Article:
"The quality of the feedback provided by the community of expert designers is well worth the price tag," says Hawke. "The feedback is not limited to "This looks good," or "I don't like it." You get a list of actionable suggestions on design, usability, and even marketing communications."
Most entrepreneurs come to Concept Feedback looking for ways to increase conversions on their websites - to turn casual visitors into paying customers. "Sales may have plateaued or started to decline, and they're looking for recommendations to turn things around," Follette says. "We also deal with a lot of people in the redesign process. They're getting ready to launch a new site, but want to make sure it's going to accomplish the goals before investing in a launch."
Richard Miles, founder and Chief Strategy Officer for Kickstart Growth, is also a consultant, providing planning, strategy, marketing, and revenue generation help for clients like ReadSmart. "One of the things I offer is an "outsider's" view - in other words, people inside the company suffer from the curse of knowledge. They know what their product is and does, they think the benefits are clear, and they think the way they explain it is obvious. But more often than not, people outside don't get it."
But when it came to his own website and for ReadSmart, he, too, needed outside help. "I turned to CF for my own site because of course, I am the ultimate insider to my own stuff, and found the feedback I got extremely helpful in further refining and articulating my own messaging about what I do. One of the things I found surprising was that while I consider myself an expert and someone who is really, really good at communicating, the CF community didn't immediately "get it" when looking at the early ReadSmart designs, and this helped me enormously in refining the design and messaging of the site."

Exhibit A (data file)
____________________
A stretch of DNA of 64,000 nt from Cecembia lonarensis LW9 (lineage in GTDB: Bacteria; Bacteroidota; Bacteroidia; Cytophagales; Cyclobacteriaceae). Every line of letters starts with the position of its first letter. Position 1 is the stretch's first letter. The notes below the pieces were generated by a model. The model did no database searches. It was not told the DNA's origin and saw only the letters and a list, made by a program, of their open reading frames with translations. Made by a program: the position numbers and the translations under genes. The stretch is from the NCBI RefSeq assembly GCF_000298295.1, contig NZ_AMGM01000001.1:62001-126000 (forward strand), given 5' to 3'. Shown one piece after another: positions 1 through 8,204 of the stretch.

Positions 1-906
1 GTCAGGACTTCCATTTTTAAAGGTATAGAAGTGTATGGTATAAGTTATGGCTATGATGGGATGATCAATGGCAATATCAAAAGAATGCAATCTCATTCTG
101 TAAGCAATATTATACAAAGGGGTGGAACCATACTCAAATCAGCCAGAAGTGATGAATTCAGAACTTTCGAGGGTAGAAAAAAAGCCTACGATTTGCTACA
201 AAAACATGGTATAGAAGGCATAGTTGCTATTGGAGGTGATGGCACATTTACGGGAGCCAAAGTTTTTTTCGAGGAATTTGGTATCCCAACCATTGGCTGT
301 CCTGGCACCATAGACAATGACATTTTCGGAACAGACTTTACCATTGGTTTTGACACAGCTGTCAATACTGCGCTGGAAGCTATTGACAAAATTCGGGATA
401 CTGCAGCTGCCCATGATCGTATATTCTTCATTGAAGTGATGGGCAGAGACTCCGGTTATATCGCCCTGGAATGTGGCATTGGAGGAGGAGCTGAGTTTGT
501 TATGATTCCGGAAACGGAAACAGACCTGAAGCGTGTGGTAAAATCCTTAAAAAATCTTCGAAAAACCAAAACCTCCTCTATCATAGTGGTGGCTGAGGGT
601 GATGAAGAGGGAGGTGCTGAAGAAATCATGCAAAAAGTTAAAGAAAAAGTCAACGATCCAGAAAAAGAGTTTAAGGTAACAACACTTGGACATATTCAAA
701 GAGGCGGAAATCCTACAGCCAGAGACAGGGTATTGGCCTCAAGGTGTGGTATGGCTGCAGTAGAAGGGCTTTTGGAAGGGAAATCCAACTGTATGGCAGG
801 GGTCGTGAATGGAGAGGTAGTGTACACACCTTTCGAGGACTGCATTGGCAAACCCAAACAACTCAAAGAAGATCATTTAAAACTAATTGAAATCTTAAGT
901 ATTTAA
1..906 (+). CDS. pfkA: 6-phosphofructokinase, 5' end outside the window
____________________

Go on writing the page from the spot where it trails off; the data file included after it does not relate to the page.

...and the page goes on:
Follett has found that ecommerce business owners frequently overlook two things when they are developing or redesigning their online presence: guest checkout, and site search. "Ecommerce sites should allow guest checkout and not require pre-registration," he suggests. "On some sites or services (like ours), this is not an option, but if you're shipping a product (like Amazon), pre-registration can be a conversion killer. Second, invest in a quality, finely-tuned site search tool. Products should be auto-suggested and allow for typos." Working with Concept Feedback has provided benefits that go beyond tuning up Web pages, say Miles and Hawke. Hawke, for his part, hired one of the designers from whom he obtained advice, and Miles says working with the Concept Feedback design and usability community "has been a fantastic education. CF offers companies and designers the benefit of working with a large, creative and experienced design team without the concurrent overhead."
About the author:
Greg Holden is EcommerceBytes Contributing Editor. He is a journalist and the author of many books, including "Starting an Online Business For Dummies," "Go Google: 20 Ways to Reach More Customers and Build Revenue with Google Business Tools," and several books about eBay, including "How to Do Everything with Your eBay Business," second edition, and "Secrets of the eBay Millionaires," both published by Osborne-McGraw Hill. Find out more on Greg's website, which includes his blog, a list of his books, and his fiction and biographical writing.